Sustainability Practices

In 2012 SuperStorm Sandy struck The Battery ‘s waterfront with a 14-foot tidal surge, and with it, climate change and rising sea levels became a reality.

This disaster reinforced our goals to create a biodiverse environment, and increase climate awareness by implementing a plan for sustainability through design, construction, management and educational programs. The Battery must continue to serve New Yorkers, welcome the world’s visitors, and become a model of preparedness for urban parks throughout the nation.

Biodiversity

Design and Management

As The Battery Conservancy moves forward with capital projects, we aim to be a model of preparedness, incorporating new strategies for resiliency in New York’s oldest waterfront park. When we commissioned a horticultural master plan for extensive gardens, we selected salt-tolerant perennial plants and grasses. We replaced acres of concrete with porous gravel and toxin-free lawns, reducing runoff and providing natural cooling. All structures, as SeaGlass Carousel, are built to the 100-year flood levels. We planted a half-acre of native plants in our edible forest farm. Post-Sandy, we are planting only native trees, which were our survivors. In addition, the standard-setting Playscape, which is completing design, will include granite hills and sand dunes to manage rain and flooding along with natural berms for active play.

Next time you’re enjoying a sunny afternoon on The Battery Oval or Woodland lawn, take a close look at the grass. With high-volume visitorship in mind, we plant our lawns with Kentucky Bluegrass, overseeded with a blend of tall turf type fescues and add clover. We realize the common practice to rid lawns of anything other than one species of grass, but at The Battery Conservancy, we recognize the critical role nitrogen producing clover plays in soil health. Clover is a legume, and legumes pull nitrogen from the air around them and store it in nodules on their roots. These capsules of nitrogen eventually break off, mix in with the soil, and get absorbed by other plants. Clover provides nutrients for our grass naturally, so the Conservancy need not use the harmful synthetic fertilizers.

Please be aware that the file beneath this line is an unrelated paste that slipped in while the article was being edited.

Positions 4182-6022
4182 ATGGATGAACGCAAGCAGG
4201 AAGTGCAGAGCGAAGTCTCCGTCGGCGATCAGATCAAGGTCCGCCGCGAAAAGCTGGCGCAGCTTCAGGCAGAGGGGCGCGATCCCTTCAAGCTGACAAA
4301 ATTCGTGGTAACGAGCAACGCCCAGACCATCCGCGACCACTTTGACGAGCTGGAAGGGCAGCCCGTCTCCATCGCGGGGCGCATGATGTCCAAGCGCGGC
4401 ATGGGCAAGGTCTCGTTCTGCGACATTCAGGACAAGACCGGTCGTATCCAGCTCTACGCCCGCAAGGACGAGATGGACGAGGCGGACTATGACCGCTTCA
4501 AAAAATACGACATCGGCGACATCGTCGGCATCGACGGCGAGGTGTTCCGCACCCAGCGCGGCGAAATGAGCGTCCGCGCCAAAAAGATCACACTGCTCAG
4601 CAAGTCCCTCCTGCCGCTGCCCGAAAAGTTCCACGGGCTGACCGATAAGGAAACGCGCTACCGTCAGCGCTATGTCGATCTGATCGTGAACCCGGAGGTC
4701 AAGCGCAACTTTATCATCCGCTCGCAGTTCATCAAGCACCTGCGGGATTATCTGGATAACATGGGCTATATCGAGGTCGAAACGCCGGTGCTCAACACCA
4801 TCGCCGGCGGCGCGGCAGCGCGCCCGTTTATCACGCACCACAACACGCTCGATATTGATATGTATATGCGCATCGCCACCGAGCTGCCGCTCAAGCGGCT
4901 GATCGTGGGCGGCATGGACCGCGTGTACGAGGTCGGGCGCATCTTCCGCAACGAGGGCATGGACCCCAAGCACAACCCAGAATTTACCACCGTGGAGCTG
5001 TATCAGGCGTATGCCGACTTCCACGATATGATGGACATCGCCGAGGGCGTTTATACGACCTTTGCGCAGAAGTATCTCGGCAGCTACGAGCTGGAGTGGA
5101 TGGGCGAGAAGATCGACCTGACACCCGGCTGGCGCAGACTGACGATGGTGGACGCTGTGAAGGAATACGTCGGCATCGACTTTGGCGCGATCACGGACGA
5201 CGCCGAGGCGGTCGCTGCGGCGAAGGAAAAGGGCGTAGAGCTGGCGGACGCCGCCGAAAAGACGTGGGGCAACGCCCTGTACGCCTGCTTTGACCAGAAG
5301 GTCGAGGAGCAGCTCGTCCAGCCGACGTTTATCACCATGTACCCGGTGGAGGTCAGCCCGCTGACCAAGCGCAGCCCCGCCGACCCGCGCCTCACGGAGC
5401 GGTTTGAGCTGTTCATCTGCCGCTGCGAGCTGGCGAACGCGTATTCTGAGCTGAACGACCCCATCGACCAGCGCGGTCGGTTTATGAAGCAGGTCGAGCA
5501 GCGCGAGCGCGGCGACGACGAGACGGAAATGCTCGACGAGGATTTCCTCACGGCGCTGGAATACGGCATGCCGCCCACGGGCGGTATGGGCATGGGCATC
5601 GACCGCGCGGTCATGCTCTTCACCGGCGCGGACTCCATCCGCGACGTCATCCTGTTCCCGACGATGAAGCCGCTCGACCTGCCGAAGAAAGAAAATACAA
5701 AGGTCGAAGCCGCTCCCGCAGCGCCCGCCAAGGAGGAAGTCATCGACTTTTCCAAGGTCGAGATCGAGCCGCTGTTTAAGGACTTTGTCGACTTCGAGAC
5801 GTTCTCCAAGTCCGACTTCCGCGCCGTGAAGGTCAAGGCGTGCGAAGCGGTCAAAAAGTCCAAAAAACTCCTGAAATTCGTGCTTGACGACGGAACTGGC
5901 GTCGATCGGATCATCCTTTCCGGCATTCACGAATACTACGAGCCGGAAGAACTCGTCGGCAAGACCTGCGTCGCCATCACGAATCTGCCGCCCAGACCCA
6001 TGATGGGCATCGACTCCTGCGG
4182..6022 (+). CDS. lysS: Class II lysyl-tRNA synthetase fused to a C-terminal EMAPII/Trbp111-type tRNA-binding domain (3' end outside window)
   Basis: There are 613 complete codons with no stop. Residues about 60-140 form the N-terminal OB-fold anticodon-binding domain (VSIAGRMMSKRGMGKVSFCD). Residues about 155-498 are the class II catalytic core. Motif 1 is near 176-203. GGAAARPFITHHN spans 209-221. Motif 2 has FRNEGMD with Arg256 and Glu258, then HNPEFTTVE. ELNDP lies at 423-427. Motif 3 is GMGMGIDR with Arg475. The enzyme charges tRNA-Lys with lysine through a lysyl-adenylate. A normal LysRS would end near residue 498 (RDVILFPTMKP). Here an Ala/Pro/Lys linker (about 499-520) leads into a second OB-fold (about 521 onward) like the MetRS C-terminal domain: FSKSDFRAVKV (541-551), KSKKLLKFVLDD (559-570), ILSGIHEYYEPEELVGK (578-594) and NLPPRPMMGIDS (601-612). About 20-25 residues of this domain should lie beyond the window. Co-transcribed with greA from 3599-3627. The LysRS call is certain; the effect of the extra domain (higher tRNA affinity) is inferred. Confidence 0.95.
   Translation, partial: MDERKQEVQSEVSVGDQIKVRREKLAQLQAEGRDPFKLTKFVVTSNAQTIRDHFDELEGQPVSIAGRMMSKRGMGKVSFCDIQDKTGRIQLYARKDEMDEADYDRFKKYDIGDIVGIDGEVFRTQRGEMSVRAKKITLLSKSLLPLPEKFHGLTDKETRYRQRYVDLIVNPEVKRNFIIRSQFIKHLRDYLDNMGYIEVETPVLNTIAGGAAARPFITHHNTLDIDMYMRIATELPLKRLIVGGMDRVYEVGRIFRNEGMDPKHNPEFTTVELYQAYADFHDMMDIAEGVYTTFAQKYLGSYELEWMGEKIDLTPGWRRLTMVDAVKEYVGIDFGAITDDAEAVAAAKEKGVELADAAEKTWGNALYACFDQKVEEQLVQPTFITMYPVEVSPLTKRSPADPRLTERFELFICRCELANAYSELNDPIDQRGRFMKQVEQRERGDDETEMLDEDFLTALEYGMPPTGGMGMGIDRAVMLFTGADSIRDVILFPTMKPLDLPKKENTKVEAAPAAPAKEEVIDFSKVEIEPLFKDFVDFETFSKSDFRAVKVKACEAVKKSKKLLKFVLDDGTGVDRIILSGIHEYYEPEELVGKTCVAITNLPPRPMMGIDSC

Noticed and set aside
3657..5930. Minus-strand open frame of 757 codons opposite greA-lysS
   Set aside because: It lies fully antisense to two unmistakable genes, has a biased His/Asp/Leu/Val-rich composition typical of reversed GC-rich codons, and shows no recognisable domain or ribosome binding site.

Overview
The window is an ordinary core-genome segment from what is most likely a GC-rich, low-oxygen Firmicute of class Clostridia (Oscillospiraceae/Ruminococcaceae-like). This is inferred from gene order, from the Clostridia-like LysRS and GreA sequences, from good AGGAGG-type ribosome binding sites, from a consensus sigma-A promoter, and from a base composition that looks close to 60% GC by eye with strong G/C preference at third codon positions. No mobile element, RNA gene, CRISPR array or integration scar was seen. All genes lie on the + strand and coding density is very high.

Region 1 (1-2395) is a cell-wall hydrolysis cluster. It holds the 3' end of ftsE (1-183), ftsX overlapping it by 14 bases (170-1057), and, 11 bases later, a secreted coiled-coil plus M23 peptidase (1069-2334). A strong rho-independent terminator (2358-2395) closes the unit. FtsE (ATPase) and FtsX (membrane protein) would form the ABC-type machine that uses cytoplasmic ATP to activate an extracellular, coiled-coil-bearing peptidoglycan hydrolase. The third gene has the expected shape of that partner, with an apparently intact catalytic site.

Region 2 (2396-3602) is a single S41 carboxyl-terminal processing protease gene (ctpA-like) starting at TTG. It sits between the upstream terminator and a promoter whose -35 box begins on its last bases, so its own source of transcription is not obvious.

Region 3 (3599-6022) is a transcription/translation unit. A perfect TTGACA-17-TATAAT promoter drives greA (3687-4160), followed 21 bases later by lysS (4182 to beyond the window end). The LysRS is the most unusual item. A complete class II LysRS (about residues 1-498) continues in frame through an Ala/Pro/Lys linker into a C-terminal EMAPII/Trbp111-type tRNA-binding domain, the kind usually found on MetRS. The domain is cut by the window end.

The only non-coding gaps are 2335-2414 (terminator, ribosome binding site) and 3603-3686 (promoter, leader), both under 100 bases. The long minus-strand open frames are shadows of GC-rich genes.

We extend sustainable practices to all park operations. Efficient use of water is ensured by timed, weather-responsive watering systems. Rather than rock salt for winter ice removal, we use plant-safe calcium chloride. Avoiding the use of synthetic pesticides and herbicides, gardeners practice integrated pest management and weed the gardens by hand.

Other Nutrients are introduced into the park’s soil from compost cured at Battery Urban Farm, wood chip mulch from local arborists and plant cuttings, which we allow to break down naturally within garden beds.

The Big U

 

Rebuild by Design, an initiative of the Hurricane Sandy Rebuilding Task Force and HUD, addressed structural and environmental vulnerabilities that Hurricane Sandy exposed in communities throughout the region and developing fundable solutions to protect residents from future climate events. BIG Team’s Big U is a vision for a protective system around Manhattan from West 54th street south to The Battery and up to East 40th street: 10 continuous miles of low-lying geography that comprise an incredibly dense, vibrant, and vulnerable urban area.


Biodiversity

The choices we make in designing and managing The Battery have created a biodiverse habitat, attracting bees, birds and butterflies.